“As years go on, you weed out in things you don’t want to get involved with anymore. With puppets, I’m more in control of it. It speaks to my design sense. I have more control and I can see it. It’s not that I have to control everything, but you get to make the decisions. The more control, it speaks to the design of it.”
Posted on a wall near a darkened workroom, Brad has note cards with different show ideas and subjects. “These papers are my ideas and my projects,” Brad tells me, pointing at the cards. “Some of them are being created, and some of them are just half started. I just want it to be clear and have it out there so when I’m bored, I can do something. So, anytime an idea comes to me I write it down and put it up there.”
It’s a collection of fascinating ideas that tickled my obscure culture sensibilities, but while I’m tempted to reveal what they are, I am also reluctant because they are shards of brilliance still in development from Brad’s mind, and so good that I’d fear the ideas might be stolen before Brad brings any of them to fruition. But what they show me bodes well for projects to come.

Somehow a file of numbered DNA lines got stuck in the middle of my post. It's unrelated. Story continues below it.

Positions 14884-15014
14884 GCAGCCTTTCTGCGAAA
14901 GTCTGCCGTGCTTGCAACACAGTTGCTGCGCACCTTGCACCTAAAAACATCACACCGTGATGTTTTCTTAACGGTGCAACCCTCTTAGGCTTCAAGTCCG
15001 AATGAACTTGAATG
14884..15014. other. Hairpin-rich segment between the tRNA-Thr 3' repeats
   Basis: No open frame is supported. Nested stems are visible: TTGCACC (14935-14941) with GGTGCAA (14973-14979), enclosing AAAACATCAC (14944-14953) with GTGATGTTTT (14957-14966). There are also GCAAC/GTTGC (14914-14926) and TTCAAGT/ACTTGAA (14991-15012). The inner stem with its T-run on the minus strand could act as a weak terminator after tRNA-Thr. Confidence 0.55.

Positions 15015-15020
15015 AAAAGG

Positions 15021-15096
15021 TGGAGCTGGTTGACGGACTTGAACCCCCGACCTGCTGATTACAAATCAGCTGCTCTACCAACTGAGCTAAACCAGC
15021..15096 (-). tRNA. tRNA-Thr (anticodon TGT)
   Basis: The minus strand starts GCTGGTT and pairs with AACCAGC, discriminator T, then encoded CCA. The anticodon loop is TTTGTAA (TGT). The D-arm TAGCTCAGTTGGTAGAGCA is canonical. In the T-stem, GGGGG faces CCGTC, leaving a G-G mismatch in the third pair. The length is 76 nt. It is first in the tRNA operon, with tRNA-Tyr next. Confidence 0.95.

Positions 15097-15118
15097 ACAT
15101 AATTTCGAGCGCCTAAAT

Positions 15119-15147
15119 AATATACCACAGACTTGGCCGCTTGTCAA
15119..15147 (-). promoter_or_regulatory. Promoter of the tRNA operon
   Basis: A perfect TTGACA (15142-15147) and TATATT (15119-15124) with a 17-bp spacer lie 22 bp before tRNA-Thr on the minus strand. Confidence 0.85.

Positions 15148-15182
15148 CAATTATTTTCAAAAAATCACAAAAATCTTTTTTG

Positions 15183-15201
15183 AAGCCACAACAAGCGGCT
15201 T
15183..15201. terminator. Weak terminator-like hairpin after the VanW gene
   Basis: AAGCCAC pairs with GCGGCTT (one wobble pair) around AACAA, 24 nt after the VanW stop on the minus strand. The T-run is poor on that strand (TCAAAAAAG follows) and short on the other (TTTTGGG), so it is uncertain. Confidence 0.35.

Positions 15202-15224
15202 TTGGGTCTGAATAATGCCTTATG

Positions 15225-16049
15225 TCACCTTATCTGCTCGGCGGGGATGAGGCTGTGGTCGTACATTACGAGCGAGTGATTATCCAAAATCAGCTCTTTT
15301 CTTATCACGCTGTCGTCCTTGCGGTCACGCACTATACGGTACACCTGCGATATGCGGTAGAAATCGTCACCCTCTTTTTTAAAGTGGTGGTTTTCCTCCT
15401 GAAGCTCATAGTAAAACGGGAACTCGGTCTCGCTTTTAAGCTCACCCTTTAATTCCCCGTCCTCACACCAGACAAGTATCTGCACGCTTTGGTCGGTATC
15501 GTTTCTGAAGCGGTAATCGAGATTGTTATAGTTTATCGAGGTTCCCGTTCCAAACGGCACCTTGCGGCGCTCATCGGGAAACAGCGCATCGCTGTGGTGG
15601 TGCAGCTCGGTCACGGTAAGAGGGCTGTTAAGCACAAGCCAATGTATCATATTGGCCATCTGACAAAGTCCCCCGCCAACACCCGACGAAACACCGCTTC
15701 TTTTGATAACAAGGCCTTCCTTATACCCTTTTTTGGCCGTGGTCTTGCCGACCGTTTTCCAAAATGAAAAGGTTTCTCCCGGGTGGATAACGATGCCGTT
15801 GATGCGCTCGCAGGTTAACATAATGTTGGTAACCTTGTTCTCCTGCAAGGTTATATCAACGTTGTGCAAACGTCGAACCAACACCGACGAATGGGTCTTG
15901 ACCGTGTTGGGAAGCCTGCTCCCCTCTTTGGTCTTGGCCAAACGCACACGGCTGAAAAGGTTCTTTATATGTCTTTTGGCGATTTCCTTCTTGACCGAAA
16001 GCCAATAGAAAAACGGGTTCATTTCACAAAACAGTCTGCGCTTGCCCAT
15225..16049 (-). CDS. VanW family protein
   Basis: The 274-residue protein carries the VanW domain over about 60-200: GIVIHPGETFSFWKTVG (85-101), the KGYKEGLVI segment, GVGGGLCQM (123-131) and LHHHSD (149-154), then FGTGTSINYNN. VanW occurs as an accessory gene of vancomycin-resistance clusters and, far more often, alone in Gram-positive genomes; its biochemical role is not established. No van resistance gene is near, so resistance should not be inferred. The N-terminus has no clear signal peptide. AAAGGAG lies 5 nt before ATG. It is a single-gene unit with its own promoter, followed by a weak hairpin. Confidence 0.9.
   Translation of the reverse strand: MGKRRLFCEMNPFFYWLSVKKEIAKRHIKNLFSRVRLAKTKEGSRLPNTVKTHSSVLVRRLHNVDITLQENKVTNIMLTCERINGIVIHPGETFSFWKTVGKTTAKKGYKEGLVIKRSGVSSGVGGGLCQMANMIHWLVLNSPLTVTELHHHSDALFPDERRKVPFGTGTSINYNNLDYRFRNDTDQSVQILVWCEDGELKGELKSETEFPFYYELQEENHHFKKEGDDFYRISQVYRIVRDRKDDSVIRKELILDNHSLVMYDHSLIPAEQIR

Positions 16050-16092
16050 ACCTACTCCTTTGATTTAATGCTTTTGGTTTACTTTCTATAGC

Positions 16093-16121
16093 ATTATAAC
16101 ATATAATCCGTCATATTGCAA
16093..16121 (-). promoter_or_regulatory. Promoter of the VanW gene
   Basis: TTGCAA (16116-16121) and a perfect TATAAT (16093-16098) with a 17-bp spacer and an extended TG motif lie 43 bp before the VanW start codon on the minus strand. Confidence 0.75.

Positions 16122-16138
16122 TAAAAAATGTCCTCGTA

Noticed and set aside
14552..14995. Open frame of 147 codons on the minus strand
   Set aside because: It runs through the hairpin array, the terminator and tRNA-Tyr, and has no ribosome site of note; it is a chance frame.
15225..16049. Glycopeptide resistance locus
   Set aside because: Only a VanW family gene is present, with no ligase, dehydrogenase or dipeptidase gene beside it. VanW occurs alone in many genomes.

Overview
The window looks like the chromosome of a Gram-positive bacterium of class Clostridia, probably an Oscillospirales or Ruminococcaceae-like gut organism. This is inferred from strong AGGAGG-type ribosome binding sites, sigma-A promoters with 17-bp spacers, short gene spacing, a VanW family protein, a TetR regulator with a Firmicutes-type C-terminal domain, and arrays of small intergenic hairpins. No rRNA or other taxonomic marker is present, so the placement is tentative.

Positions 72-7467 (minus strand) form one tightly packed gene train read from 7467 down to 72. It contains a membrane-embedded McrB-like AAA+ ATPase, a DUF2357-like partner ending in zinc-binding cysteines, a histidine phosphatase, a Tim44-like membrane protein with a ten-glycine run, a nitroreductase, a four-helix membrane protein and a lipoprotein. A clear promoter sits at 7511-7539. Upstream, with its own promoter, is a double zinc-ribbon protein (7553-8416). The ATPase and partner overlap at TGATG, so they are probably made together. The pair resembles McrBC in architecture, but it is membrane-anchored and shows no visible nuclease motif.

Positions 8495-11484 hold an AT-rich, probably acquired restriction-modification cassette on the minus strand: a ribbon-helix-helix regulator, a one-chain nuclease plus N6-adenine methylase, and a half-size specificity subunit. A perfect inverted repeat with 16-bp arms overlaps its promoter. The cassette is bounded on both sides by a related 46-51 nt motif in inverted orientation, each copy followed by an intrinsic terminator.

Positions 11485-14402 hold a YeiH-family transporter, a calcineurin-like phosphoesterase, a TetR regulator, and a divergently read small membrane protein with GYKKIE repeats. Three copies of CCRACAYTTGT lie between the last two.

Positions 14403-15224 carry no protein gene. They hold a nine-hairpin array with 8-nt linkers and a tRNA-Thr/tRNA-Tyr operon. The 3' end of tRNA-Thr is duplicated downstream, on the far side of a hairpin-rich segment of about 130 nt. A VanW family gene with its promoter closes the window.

“One of the things that keeps drawing me to puppets is that the sky is the limit in terms of your imagination,” Brad says. “You go to see a regular theatrical show and, for whatever reason, the acting’s not great and it can take you out of the show. Generally you are limited to what you can do. But with puppets you can do anything. You can have them flying the whole time. You can have different sizes of puppets. You can play with scale. You can have a little puppet come out, and then he goes away, and then all of a sudden you see just his face. It’s like film in a way, where you are seeing him in close up. I think people, once they get it, , they settle in, and they just believe in the story you are creating. You’re not limited.”
PHOTO GALLERY BY JESSICA SCOTT